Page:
DOBSON — What do you call more than 50 lawyers and other legal professionals gathered in a room?
That is not the opening line of a joke, but was the setting Friday for a serious-minded visit to Surry County by North Carolina Chief Justice Mark Martin, who spoke at The Barn at Heritage Farm just outside Dobson. His audience included attorneys, judges and others from Judicial District 17-B, composed of Surry and Stokes counties, who gathered there for a four-hour continuing education seminar.
Martin, not to be confused with the retired NASCAR racer by the same name, spoke on the importance of an honest and ethical legal system to society as well as its practitioners. He said that — contrary to what some might believe, and the jokes — attorneys are necessary to the American way of life.
“I believe lawyers are among the most caring and dedicated of our citizens,” said Martin, who was appointed in 2014 to head the Supreme Court of North Carolina upon the retirement of Chief Justice Sarah Parker.
“There’s no doubt that the legal profession can and does make our society better.”
Martin was speaking from the vantage point of a man who has logged more than 20 years of service in the state judiciary.
In addition to his time with the Supreme Court of North Carolina, as both an associate justice and in his present position, that service has included time on the North Carolina Court of Appeals and serving with the North Carolina Superior Court.
At the time of his installation on the state’s highest court in 1999, Martin, now 53, was the youngest Supreme Court justice in North Carolina history, and also was the youngest person ever elected to the Court of Appeals. He is now serving his first full term as chief justice, having been elected in 2014.
Martin told Friday’s audience that attorneys have been vital to the nation since its beginning, when they were considered a “stabilizing force” that replaced the European nobility with which settlers were familiar.
They have continually played a key role throughout the history of the U.S. and that is especially true today in the face of increasing state and federal regulation. Many aspects of daily life require the services of an attorney, the state’s chief justice continued, mentioning the preparation of a will and formation of a limited-liability company as examples.
Then there are the more-familiar television scenarios of criminal trials in which defense lawyers representing murder or other suspects fight it out with district attorneys, and less-glamorous activities such as keeping people from being evicted.
Regardless of the matter involved, one thing that binds attorneys together is the need to maintain standards as professionalism including ethics, dedication, hard work, integrity and civility — “case by case, client by client,” Martin said.
And unlike a TV courtroom drama, the ultimate goal is truth and justice, according to the visiting state official. “Not to win.”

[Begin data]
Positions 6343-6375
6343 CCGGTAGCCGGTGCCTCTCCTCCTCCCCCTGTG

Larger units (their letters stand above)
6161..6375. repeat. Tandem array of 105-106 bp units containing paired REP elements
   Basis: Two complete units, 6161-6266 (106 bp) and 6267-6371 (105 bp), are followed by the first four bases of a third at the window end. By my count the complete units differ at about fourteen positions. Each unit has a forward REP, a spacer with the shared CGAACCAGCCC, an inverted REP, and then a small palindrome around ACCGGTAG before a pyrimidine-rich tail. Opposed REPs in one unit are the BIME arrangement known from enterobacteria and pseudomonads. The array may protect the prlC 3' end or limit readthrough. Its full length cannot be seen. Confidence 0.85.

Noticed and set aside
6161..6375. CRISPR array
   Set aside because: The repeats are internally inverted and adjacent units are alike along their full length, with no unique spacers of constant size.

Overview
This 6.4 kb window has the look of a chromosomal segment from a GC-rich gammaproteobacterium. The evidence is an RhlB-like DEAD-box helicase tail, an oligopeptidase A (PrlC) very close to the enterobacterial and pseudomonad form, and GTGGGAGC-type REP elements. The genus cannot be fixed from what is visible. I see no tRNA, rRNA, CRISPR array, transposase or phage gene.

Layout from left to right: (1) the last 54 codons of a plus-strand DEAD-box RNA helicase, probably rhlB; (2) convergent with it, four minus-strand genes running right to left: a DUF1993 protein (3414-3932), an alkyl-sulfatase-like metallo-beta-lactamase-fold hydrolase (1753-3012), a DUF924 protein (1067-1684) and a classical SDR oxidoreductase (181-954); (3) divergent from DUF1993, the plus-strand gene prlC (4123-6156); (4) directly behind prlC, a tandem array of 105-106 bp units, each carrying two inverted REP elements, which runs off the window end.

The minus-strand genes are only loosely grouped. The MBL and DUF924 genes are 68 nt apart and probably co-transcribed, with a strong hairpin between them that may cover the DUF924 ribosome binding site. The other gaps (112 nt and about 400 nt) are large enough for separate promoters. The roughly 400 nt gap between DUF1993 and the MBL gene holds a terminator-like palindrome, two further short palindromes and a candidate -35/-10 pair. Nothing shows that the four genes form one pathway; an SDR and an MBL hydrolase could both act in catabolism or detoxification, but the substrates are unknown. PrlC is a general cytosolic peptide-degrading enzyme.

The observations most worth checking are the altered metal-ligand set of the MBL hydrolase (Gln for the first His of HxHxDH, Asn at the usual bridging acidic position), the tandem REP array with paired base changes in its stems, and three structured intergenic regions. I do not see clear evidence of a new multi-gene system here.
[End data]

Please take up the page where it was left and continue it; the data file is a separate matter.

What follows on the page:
Although the interaction between prosecutors and defense lawyers is adversarial in nature, mutual respect for each other and the court itself is essential, Martin added, which usually is as simple as a handshake.
State a leader
Another trait that sets the legal profession apart from others is it is generally self-regulating, the chief justice said during his address Friday— but that comes with a price.
“Self-regulation is a privilege,” Martin said, explaining that it constantly requires responsibility and leadership among its members.
The idea is that the bad actions of a few can’t be allowed to taint the legal field a whole, he said, which sometimes happens with high-profile cases of lawyer misconduct. “I think many of us have been concerned about our profession.”
Martin said North Carolina seeks to ensure high standards through its Chief Justice’s Commission on Professionalism, which was a key sponsor for Friday’s gathering at Dobson.
It was established by state law which requires the commission to provide ongoing attention and assistance to ensure the legal profession remains a high calling, and is dedicated to the service of clients and the public good. This was stressed among those attending the Dobson program.
The Chief Justice’s Commission on Professionalism was started in 1999, and North Carolina is now one of only 16 states with such an organization.
“We’re showing leadership around the country with what we’re doing with this program,” Martin said.
“We have an annual professionalism award — this is something we can all be proud of,” he said of practitioners across the state.
At times the commission can serve as a buffer between lawyers and judges and the North Carolina State Bar, the agency charged with regulating the practice of law in the state which hears grievances and metes out discipline.
The commission will learn of an attorney or judge who seemingly is violating standards of professionalism and might be unaware of that due to their self-regulatory nature, said Mel Wright, the executive director of the group who also spoke Friday.
“We want to keep it from reaching the State Bar if we can,” added Wright, who practiced law privately for 26 years before taking the post with the commission in 1999.
That typically includes inviting the errant practitioner to lunch and having a friendly face-to-face discussion to set that person straight.
“Just as an old lawyer, to talk to them about what is right and what is wrong,” Wright said of the process.
Tom Joyce may be reached at 336-415-4693 or on Twitter @Me_Reporter.